Fallacy: There are no standards for interoperability.
Fact: Many LTPACs often use a perceived lack of standards as an excuse for not working toward interoperability. But the reality is standards do exist today. As we have seen, MDS and OASIS provide ready-made standards that LTPACs are already using; it is a small leap to convert that information into CCDs, especially with readily accessible and cost-effective tools such as KeyHIE Transform, which was developed through the Keystone Beacon Community. CCDs themselves have become a de facto standard for data exchange when no EHR is available.
Fallacy: Exchanging PDFs, lab results or other documents between providers is interoperability.
Fact: Actually, that is merely file sharing. Not only does the data have to be available to clinicians (i.e., stored in the system somewhere) it also has to be consumable. Look again at the HIMSS definition – clinicians have to be able to use the data that has been exchanged. Which means the hospital must be able to access the data on a discrete level and integrate it into the EHR. It must be transactional, meaning a lab result must be viewable as a lab result rather than as part of a larger document, or have the capability to be fed into and used in an analytics application. Essentially, the data should look the same in both the LTPAC’s and hospital’s or physician’s system.
Fallacy: Direct messaging is interoperability.
Fact: Secure direct messaging between providers is valuable in certain instances, such as patient transfers between care settings, because it allows providers on one end to email or otherwise send information to clinicians on the other end. It also helps hospitals and physicians attest to Meaningful Use Stage 2 and Stage 3. But again, unless that information can be consumed and shared discretely the messages are not interoperable. They are merely sharing files.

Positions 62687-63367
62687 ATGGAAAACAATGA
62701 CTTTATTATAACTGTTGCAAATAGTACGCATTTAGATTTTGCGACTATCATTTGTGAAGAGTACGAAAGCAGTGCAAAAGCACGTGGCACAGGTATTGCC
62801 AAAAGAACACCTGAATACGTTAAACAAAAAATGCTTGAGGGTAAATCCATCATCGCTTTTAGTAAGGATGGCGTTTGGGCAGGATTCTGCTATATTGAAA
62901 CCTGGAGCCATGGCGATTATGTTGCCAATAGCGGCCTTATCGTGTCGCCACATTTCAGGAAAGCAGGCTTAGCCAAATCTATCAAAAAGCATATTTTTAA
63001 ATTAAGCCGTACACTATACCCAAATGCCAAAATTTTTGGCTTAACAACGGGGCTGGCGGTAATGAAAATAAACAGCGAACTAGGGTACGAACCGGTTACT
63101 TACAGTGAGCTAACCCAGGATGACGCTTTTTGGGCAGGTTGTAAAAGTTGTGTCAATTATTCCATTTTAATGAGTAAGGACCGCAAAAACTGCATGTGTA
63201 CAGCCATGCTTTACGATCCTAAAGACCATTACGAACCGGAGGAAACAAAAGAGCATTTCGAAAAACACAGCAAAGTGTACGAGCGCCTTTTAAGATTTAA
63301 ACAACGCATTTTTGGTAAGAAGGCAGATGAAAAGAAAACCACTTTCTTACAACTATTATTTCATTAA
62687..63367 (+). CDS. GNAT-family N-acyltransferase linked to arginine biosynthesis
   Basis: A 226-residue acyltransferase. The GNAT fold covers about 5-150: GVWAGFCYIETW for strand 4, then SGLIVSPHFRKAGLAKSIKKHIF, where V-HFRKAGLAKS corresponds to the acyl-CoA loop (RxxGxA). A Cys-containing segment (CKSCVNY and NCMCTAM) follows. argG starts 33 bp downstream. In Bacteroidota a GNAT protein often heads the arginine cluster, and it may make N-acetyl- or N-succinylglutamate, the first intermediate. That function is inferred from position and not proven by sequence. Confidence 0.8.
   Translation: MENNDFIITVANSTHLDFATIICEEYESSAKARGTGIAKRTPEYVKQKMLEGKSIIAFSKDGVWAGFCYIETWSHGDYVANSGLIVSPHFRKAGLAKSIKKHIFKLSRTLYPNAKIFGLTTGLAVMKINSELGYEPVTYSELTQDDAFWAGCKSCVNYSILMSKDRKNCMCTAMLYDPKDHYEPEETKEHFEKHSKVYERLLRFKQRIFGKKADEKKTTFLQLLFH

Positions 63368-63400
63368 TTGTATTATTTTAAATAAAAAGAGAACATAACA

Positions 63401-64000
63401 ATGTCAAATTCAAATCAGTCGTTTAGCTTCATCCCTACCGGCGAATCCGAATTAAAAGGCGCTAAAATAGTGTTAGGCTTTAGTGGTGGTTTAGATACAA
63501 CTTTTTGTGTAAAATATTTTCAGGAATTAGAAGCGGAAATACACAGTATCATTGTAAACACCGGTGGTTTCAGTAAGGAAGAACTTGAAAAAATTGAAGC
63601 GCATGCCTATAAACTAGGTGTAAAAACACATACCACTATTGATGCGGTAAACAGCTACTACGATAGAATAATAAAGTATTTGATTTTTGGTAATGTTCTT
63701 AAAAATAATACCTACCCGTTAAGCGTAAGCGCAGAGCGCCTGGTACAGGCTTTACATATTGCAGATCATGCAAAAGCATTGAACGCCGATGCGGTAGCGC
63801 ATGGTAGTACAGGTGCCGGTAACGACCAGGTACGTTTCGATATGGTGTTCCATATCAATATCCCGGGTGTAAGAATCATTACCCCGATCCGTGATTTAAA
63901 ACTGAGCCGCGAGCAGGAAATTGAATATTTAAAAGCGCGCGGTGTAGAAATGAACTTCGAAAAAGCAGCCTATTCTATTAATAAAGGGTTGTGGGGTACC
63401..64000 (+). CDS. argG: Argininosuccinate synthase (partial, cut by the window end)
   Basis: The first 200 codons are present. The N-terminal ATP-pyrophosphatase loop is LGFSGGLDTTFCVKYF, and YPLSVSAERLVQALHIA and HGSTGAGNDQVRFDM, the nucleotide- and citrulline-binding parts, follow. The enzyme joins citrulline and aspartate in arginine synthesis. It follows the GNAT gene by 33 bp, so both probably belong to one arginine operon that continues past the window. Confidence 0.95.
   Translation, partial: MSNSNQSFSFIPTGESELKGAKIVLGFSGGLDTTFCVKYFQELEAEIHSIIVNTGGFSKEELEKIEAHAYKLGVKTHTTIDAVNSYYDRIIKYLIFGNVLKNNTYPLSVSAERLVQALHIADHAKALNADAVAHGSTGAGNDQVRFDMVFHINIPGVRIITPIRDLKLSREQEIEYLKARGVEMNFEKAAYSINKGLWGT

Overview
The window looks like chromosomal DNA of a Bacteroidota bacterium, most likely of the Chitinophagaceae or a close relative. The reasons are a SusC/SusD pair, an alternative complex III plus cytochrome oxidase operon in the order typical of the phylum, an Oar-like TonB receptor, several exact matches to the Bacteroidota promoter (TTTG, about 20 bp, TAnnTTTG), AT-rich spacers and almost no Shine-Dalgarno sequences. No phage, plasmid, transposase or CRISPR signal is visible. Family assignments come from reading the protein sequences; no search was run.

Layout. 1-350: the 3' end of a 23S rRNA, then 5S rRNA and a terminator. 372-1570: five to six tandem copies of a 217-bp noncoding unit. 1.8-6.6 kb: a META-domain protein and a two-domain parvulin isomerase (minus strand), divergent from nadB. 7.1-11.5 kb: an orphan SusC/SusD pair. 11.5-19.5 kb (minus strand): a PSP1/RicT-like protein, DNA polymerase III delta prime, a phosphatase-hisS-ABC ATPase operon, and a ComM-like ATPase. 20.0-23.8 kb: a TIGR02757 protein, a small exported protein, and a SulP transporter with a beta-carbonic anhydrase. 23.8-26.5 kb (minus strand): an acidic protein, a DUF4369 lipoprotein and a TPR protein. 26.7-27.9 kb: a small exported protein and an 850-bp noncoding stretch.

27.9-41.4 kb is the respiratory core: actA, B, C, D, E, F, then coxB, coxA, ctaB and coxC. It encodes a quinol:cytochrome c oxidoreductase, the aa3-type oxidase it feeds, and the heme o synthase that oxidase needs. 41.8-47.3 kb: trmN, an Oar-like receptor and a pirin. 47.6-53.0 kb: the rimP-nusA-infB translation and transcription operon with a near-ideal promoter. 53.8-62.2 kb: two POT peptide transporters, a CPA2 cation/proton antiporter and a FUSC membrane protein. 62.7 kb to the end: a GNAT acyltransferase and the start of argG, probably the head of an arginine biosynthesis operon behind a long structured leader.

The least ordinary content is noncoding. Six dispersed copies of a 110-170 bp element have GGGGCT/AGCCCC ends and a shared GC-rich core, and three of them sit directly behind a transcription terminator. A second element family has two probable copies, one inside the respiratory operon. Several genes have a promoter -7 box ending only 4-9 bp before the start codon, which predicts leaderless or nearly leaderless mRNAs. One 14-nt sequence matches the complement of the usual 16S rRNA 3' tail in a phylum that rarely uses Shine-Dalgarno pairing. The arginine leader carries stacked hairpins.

Fallacy: Giving hospital physicians log-in privileges to the LTPAC’s system is interoperability.
Fact: This is how some LTPACs attempt to check the interoperability box. But if physicians have to log in to a completely different system to obtain the information they need it may be better than nothing – but it is not interoperability. If the data is not in the physician’s own EHR it is simply another form of file sharing.
While it may not have seemed urgent 12 months ago, true interoperability is becoming increasingly important to LTPACs as healthcare reform continues to accelerate. Which makes the ability to discern fact vs. fallacy more critical than ever.
Interoperability is where the industry is headed. How are you planning to get there?

About the author
Billy Waldrop, MBA, is the Vice President of Operations for VorroHealth. Billy specializes in managing and developing complex healthcare systems. He spent nearly 10 years at the Mayo Clinic where he directed teams responsible for the development of critical Patient Financial Services systems. He was also responsible for the design and implementation of a Citrix deployment to enable the delivery of Mayo Clinic’s Electronic Medical Records applications. He can be reached at bwaldrop@vorrohealth.com.